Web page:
Here’s how to calculate that:
$200,000 (principal) * 12% (interest) = $24,000 Interest Per Year.
$24,000 / 2 = $12,000 Interest Per Six Months
$200,000 + $12,000 = $212,000
$212,000 * 2% (Penalty) = $4,240.
The penalty is just a slap on the wrist compared to the risk of going into “default”. Defaulting on a loan is obviously a terrible situation no one ever wants to find themselves in, as a lender or borrower.
I was keeping close tabs on the project. As the maturity date neared, I reached out to Matt to explore our options. Here’s the timeline on how it all went down:
11/13/2017: (6 days before Maturity)
I sent an email to the Matt asking what needed to be done regarding the impending “default”. He called immediately and let me know there was a “clause” in the note that reads, “It is agreed that the Maturity Date may be extended for up to an additional two months, upon written consent between myself and the lender”.
He was right. I missed this sentence on my initial read through of the draft note. He sent an email later that same day requesting an extension and I agreed immediately, although reluctantly. The new Maturity Date was set for 2 months later: 01/19/2018.
Reflecting on my mistake: At first, I was upset with myself for missing that extension clause in the note. However, on second thought, I was also relieved it was there. I’m terrible at confrontation. Especially when it comes to money matters. So the easy solution was much appreciated.
11/14/2017 (The Very Next Day):
I mustered up the courage to be proactive. I didn’t want to wait until the new Maturity Date, 1/19/2018, to start talking about what would happen next. So I emailed Matt again asking, “What would happen if the house doesn’t sell by 1/19/2018?”. I made sure to offer a solution as to not leave it open-ended. My offer was intended to be an "anchor" from which the negotiating would ensue.
Matt is an expert negotiator. I know this from experience. Not only from stepping into the ring with him, but also from his great advice when I'm dealing with someone else. After we finalize a deal, he'll walk me through how I could do better next time. OK, Back to the my "anchor" offer...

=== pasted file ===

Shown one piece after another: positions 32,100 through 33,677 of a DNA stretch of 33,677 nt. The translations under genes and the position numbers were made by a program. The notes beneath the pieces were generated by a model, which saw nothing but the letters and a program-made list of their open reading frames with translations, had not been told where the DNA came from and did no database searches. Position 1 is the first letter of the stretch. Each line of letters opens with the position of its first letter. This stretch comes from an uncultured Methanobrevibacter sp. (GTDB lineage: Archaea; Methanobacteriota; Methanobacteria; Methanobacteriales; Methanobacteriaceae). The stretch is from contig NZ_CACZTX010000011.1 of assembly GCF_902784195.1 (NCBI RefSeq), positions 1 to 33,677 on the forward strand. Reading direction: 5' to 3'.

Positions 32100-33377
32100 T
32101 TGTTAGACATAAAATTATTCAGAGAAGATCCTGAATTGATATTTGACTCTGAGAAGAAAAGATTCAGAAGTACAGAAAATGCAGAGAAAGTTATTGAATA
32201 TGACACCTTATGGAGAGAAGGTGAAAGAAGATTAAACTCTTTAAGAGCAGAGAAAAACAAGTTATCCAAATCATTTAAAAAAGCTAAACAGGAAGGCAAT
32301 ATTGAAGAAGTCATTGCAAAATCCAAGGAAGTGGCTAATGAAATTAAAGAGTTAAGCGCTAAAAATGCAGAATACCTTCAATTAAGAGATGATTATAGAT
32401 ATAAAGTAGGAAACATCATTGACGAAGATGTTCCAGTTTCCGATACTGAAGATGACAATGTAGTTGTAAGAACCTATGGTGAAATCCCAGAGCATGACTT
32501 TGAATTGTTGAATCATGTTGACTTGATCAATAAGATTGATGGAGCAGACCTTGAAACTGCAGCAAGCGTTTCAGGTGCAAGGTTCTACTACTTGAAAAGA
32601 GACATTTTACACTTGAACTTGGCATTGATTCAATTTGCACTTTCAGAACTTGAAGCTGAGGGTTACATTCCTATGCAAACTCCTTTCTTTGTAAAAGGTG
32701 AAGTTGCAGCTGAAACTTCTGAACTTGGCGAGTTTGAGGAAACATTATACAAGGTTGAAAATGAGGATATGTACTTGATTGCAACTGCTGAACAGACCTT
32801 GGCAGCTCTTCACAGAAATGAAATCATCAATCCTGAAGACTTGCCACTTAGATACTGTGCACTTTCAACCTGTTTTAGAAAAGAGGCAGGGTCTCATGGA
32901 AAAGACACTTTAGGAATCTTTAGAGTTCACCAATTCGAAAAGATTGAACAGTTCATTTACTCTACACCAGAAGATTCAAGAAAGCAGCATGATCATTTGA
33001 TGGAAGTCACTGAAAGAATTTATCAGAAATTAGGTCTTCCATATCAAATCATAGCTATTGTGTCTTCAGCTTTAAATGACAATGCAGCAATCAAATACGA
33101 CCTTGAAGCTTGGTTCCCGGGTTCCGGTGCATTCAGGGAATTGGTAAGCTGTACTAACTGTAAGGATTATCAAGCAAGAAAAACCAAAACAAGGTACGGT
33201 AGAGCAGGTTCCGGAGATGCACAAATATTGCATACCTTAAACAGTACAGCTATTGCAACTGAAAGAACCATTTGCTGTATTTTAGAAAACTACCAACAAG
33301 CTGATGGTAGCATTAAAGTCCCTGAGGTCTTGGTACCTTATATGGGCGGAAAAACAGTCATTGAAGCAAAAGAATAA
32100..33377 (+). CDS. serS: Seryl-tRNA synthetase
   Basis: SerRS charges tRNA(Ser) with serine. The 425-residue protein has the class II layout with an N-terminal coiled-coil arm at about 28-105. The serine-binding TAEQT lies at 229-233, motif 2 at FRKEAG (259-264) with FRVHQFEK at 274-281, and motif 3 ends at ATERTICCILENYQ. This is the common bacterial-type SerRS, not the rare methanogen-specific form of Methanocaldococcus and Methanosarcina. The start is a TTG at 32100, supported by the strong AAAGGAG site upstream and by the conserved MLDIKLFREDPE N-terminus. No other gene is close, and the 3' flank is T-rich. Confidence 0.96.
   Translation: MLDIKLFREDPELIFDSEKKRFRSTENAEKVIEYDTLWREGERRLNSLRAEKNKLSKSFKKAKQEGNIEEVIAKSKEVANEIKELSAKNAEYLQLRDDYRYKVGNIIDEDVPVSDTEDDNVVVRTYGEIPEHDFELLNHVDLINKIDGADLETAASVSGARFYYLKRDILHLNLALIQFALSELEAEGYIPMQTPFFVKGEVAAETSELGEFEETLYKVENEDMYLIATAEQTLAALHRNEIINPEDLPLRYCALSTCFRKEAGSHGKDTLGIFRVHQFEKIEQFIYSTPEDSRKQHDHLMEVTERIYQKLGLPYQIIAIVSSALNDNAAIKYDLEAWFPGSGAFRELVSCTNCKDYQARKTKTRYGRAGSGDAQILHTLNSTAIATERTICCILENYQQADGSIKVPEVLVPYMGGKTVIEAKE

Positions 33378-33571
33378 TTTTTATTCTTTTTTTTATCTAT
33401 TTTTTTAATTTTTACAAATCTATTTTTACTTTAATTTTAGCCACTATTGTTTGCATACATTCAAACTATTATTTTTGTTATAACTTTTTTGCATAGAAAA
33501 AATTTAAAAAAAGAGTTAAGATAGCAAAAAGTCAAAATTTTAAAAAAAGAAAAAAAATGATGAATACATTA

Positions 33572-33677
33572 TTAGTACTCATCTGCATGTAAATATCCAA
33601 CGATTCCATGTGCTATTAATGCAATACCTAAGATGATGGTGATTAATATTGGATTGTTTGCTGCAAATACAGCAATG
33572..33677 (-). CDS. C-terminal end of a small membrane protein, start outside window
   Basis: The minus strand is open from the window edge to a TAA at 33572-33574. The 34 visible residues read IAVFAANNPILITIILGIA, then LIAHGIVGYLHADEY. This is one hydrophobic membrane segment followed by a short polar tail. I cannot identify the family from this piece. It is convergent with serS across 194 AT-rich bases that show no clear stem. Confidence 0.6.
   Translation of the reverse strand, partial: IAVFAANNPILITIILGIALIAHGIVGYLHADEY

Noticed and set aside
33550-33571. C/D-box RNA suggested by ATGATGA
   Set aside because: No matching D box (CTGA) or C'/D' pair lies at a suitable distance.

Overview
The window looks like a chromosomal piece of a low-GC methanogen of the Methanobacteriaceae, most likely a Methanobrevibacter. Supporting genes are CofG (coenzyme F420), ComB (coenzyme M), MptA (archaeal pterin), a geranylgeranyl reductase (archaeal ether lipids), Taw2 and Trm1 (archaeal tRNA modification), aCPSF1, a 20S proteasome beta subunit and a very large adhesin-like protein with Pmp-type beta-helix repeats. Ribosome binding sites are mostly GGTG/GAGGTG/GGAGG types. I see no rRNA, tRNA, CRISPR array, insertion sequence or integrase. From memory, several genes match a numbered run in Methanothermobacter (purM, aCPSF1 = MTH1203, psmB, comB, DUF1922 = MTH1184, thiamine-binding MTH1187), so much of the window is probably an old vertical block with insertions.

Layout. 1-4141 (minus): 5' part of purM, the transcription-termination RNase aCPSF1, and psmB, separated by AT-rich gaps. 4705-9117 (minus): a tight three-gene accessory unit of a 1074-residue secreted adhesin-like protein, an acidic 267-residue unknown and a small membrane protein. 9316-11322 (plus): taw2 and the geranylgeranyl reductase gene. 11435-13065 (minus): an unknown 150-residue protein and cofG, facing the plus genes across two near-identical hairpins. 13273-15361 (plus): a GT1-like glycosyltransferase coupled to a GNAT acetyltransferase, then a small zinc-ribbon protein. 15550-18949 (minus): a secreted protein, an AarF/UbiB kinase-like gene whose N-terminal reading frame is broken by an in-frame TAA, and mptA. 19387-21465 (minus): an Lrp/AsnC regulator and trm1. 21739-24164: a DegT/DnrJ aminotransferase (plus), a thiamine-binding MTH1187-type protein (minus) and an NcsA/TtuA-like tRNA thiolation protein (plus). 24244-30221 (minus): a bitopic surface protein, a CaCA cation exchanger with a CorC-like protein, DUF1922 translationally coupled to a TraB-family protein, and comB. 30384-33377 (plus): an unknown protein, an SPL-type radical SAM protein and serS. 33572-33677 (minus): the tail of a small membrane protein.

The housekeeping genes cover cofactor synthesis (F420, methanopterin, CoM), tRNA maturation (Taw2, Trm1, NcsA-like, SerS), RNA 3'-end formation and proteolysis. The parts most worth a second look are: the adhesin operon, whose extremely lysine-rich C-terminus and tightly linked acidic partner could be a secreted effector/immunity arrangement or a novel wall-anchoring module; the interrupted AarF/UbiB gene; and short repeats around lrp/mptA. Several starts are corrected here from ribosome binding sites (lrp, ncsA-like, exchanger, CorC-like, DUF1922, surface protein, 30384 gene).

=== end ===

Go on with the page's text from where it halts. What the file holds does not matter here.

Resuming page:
“I would love to give another extension to help you avoid default. However, the fee for doing so would have to be greater than the current 2% penalty on P&I. If you are unable to fully repay the P&I on or before 1/19/2018, I propose changing the terms altogether to 12 months total at 15% from the date of origination. So the new maturity date would be 5/19/18 and the interest rate would be 15% dating back to 5/19/17.”
Matt appreciated the offer and thought it was fair. But he did ask if I’d be willing to consider a less harsh punishment if there was a buyer under contract before 1/19/2018, but closing happened after 1/19/2018.
I agreed and replied with a very specific scenario.
I told him: if the home is under contract with a serious buyer before 1/19/18 with a closing date scheduled for after 1/19/18, I will waive the 2% penalty and not pursue default as long as all of the following conditions are met:
The buyer under contract before 1/19/2018 matches the buyer who ultimately buys the house after 1/19/2018.
Closing date must be scheduled to take place on or before 2/19/2018.
Actual closing (house is officially sold) must be executed on or before 2/19/2018.
If buyer or seller cannot close for any reason on or before 2/19/2018, there will be a 1% penalty on P&I up until 2/19/18 payable on 2/19/18, and the terms of the loan will change to 12 months total at 15% interest. Effectively extending the maturity date to 5/19/18 with a new interest rate of 15% dating back to 5/19/17.